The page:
The second aspect involves the nature of the bombing itself. AQAP said in a statement that the Koreans were killed partly in revenge for their government’s cooperation against Islamic terrorism [5], as well as “the role of these tourists in corrupting the ideology of Muslims and their morals.” It seems more likely that this justification was developed after the attack. According to witnesses, the bomber, rather than targeting a group to avenge grievances, selected the largest group he could find to maximize the impact; they happened to be Koreans [6]. The fact that al-`Ujayri was able to select his target shows an increased level of training and commitment, as he presumably did not detonate his explosives prematurely and was able to wait until he found a target that would achieve the most impact [7]. This could plausibly be tied to the training he purportedly received in Somalia [8].

The second attack, although a failure in terms of body count, was a psychological success that demonstrated AQAP’s operational abilities as well as sending a message that even official status does not guarantee protection from its reach. There are two scenarios of how this attack occurred. The first is that the attack had been planned in advance. The second is that the operation was born quickly from a presented opportunity. At this time, not enough reliable information exists to determine which scenario occurred; both, however, are troublesome.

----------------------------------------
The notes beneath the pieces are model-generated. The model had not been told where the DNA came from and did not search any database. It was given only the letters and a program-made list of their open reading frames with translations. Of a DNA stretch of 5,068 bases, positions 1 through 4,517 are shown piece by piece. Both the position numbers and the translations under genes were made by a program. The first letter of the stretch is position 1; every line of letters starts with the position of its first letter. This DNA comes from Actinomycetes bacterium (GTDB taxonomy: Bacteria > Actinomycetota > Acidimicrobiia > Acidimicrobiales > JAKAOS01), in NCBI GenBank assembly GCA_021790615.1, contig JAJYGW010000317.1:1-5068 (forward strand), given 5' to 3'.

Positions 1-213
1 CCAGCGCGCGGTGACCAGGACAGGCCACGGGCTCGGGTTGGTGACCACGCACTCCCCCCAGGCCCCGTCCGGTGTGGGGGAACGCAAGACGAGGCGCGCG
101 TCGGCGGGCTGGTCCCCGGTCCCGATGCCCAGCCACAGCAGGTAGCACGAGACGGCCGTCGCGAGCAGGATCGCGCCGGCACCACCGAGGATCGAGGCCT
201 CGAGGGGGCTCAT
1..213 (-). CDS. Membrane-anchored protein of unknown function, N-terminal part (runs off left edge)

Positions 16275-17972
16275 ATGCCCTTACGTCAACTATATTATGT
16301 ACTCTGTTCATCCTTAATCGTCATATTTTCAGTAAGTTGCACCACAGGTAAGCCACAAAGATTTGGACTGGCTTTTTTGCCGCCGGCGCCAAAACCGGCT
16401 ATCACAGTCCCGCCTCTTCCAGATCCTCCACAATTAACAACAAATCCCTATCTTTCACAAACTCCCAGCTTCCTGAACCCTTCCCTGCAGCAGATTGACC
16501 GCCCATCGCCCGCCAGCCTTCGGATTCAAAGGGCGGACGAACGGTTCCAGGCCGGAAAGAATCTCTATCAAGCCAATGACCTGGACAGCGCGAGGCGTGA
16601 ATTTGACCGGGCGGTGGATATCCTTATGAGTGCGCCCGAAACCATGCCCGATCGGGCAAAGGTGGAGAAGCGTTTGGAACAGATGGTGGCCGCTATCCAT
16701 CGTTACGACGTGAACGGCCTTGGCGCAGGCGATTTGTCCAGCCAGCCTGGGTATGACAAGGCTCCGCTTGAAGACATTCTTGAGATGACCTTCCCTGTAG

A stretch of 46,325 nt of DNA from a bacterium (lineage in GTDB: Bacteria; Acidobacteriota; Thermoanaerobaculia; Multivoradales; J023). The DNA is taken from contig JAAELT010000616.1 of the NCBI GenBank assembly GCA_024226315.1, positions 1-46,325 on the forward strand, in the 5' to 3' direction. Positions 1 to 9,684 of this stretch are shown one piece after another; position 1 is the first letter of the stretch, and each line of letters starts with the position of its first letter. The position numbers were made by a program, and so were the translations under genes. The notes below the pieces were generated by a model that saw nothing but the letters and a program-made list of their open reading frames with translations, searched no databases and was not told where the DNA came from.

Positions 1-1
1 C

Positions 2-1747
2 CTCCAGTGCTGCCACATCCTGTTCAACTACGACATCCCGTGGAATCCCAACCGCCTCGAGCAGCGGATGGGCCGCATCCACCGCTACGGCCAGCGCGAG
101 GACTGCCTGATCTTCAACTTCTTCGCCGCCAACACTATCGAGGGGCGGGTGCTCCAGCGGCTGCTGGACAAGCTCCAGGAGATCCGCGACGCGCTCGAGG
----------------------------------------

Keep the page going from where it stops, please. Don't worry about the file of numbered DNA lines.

If the attack had been planned in tandem with the first bombing, it reflects that the strategists of AQAP have the foresight to maximize the impact of their assaults. The second scenario, that of a rapidly-seized opportunity, would show that al-Wahayshi, in addition to being able to adapt and rapidly plan an operation, has a pool of recruits who are both ready to deploy at a moments notice and are already trained well enough to successfully conduct an operation (successful in terms of avoiding arrest before the mission is completed).

AQAP’s Dominance in the “Virtual Space”

All of these tactical abilities show al-Qa`ida’s flexibility to adapt in the physical environment. While impressive, the aftermath of the attacks is where AQAP has demonstrated its real power and danger—its increasing strength in what analyst Andrew Exum describes as their “virtual space” [9]. This refers to the world of jihadist forums, statements, and publications. In it, AQAP has developed a remarkable ability to finesse its ideological message to strike resonant chords with disparate audiences. Their flagship publication, Sada al-Malahim (The Echo of Battles), is frequently timed for release shortly before or after a new operation, and provides justifications that are both political and theological, and manages to target both what they see as the apostate regime of Ali Abdullah Salih and the far devil of Islam’s Western enemies. Al-Wahayshi’s propaganda wing is on a steep learning curve since its initial media forays in 2007 and has seemed to increase in sophistication with each message. While its reach may have been enhanced due to the merger with al-Qa`ida in Saudi Arabia, its reputation for professionalism was developed entirely on the Yemeni side. They gained a reputation for both skilled presentation and rapid response time well before there were even rumors of Saudi influence in al-Qa`ida in Yemen.